Find out how to make Christmas tree butter with spruce, fir, or other edible conifer needles. This is a simple base recipe that can be used as-is or as an ingredient in a wide variety of other foods to add unique flavor.
Using and making Christmas tree butter
Before we jump in to the recipe details…
We detail three warnings in our Edible Christmas Tree Guide that we’ll briefly outline again here (read the guide for more info):
- You should know what type of tree you’re planning to eat (especially when foraging) because there are poisonous evergreen species. For instance, yews are deadly poisonous, although yews are not used for Christmas trees or ornamentation in the US.
- Commercial Christmas trees may have synthetic pesticide residues on them. In some locations, organic Christmas trees are available. Synthetic pesticides are not permitted on organic farms.
- Like any food, some people may have sensitivities/allergies to edible conifer needles. Especially if you’re prone to food allergies, try a small amount to make sure you have no averse reactions before eating larger quantities.
What are the best conifer needles for Christmas tree butter?
The types of edible conifers/Christmas trees that will make the best Christmas tree butter are:
- spruces (Picea spp.)
- firs (Abies spp.)
- Douglass-fir, which is not a true fir (Pseudotsuga menziesii)
- hemlocks (Tsuga spp.)
Some species of pines (Pinus spp.) would also work in a pinch, but the trees listed above will work better. Keep in mind that each genus/species of edible conifer tree listed above has different, unique flavor characteristics.
To find out more about the various species of edible conifers plus how to ID, harvest, and process the needles, please give our Edible Christmas Tree Guide a read!
Regardless of which edible conifer species you use for this recipe, we’d recommend using fresh, green mature needles for best results.
Two ways to make Christmas tree butter, depending on the season:
In our How to Eat Your Christmas Tree Guide, we also detail the culinary differences between the tender young vibrant green growth tips versus the mature needles on edible conifers (like spruce, fir, and hemlock trees). Thus, there are two ways you can make this recipe depending on the season:
In late winter-early spring, the young growth tips of conifers offer a soft and delicate texture, unlike the tough and fibrous texture of mature conifer needles (like the ones on your Christmas tree). Also, the flavor of these immature needles is not nearly as intense as mature needles.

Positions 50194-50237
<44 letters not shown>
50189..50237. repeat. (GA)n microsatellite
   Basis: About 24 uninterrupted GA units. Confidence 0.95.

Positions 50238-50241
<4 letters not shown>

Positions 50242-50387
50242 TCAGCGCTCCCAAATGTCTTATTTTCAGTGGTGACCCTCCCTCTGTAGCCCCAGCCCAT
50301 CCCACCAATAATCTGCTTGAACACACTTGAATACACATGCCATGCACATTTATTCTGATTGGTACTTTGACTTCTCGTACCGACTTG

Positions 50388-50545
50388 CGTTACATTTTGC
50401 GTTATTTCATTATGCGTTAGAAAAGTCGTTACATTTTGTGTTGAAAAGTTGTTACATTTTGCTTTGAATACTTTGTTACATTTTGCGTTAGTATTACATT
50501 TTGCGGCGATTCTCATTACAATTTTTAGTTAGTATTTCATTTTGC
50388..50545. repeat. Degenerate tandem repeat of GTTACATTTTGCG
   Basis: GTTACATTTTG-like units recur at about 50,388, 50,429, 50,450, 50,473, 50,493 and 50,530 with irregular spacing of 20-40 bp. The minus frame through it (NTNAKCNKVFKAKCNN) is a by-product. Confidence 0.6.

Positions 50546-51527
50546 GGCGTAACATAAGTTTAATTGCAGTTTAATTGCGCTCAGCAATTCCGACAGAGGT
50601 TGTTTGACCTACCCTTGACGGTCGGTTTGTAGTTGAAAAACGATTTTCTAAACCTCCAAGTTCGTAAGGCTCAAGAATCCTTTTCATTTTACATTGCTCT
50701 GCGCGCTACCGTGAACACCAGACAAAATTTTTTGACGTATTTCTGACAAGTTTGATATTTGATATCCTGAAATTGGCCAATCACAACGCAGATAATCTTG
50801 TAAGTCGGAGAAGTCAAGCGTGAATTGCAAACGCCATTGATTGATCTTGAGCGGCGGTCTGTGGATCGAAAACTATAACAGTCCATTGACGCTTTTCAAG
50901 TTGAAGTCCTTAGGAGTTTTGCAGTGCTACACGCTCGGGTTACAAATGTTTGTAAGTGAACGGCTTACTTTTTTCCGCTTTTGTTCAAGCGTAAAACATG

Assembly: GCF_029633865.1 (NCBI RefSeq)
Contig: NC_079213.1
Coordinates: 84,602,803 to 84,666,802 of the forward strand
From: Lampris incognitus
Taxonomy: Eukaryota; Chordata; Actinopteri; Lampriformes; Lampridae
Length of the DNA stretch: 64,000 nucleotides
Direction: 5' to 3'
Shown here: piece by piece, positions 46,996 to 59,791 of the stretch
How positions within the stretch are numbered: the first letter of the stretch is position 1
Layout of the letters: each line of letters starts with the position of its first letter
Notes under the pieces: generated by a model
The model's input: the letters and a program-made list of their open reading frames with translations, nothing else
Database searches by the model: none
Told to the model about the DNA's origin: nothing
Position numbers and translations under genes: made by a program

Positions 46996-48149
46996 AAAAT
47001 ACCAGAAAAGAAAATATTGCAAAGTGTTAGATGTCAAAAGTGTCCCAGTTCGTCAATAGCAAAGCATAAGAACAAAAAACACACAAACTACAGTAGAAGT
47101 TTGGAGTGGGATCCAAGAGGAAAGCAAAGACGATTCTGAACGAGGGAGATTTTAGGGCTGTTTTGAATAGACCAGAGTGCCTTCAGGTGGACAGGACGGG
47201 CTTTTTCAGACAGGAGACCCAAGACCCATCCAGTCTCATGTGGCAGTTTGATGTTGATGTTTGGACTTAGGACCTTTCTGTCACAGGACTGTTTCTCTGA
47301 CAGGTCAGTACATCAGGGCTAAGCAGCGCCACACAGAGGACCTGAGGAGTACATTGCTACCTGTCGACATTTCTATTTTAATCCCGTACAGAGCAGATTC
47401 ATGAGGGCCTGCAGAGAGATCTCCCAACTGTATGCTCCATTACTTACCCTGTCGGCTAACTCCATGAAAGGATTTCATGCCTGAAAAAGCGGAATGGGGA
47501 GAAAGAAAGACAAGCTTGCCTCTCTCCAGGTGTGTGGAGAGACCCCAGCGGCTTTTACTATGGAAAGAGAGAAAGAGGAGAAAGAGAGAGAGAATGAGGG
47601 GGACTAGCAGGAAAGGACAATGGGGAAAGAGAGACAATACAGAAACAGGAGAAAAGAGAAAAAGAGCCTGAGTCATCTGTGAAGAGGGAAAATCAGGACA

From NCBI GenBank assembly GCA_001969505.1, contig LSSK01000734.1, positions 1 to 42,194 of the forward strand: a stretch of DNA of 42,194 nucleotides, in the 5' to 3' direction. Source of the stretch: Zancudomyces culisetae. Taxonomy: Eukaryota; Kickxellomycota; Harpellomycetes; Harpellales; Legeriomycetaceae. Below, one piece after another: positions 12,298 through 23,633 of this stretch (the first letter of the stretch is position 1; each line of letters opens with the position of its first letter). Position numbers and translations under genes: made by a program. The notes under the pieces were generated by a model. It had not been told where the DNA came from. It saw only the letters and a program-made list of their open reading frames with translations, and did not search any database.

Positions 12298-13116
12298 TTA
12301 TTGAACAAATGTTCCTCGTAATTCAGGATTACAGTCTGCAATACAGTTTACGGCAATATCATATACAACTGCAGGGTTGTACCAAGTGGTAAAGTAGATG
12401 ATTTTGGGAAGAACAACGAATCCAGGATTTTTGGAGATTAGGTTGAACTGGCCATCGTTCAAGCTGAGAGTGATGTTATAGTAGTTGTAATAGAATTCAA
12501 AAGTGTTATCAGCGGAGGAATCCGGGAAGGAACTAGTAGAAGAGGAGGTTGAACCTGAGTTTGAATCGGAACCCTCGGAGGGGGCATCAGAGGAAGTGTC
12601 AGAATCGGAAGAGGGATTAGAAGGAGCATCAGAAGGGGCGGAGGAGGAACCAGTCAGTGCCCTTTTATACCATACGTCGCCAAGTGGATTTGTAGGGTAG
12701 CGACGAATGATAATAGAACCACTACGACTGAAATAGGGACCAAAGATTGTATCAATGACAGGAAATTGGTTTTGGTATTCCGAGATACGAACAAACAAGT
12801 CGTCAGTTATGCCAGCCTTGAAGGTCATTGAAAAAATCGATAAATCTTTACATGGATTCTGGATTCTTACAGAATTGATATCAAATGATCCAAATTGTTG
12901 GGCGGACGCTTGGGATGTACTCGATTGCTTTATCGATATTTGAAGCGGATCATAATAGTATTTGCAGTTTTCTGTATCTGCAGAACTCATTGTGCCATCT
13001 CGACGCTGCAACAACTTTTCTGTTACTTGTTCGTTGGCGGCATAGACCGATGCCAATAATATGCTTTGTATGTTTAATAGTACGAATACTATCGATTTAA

That means, early in the year, you can dice these growth tips on a cutting board or toss them in a blender, then mix them into room temperature butter before refrigerating. Voila! Subtle, delicately flavored Christmas tree butter (just like making a standard herb butter).
However, with this method, the flavor isn’t infused throughout the butter.
Even if you were able to dice mature Christmas tree needles in December, the texture the needles would add to your butter would be unpleasant – and the flavors would be way too intense.
This means making Christmas tree butter at Christmas time requires an infusion process. Problem: butter easily breaks when heated. Since you’re not trying to make clarified butter/ghee, that means you have to be extremely careful when doing a heated infusion process:
- you’ll be using the lowest heat setting possible on your stove;
- you’ll be using your whisk a lot and removing the butter & needles from the heat every few minutes;
- the process will take at least 30 minutes for good flavor infusion.
Even so, the consistency of the heat-infused butter will be slightly different than regular butter since even lightly heating it affects its molecular structure. Not bad different, just different.
Recipe: Christmas tree butter from mature/winter needles
Christmas tree butter
An infused butter made from edible conifer needles that can be used as-is or as an ingredient in a wide variety of other baked goods.
- 1 cup organic grass-fed unsalted butter
- 4 tbsp (16 gm) edible conifer needles (see article for ideal conifer tree species to use)
Put butter and mature, green conifer needles in sauce pan on lowest heat setting for 30 minutes (you do not want the fat to break!). Whisk regularly and temporarily remove butter from heat every few minutes or earlier if you see any foam starting to form or hear it starting to sizzle. Leave butter off heat for 2-3 minutes then return to heat to continue infusion. Taste after 30 minutes to determine whether the infusion is strong enough for your tastes.
When ready, remove from heat, strain immediately while hot, and put butter in glass container to cool in fridge until solid. Use in baked goods as needed or let come to room temperature when serving as a spreading butter.
Want to dig your fork deeper into edible conifers?
Start here: Tyrant Farms’ Edible Christmas Tree Guide
Additional Christmas tree/edible conifer recipes:
We’d also like to recommend two books for other Christmas tree eaters and food explorers; each contains delicious recipes you can make with your Christmas tree: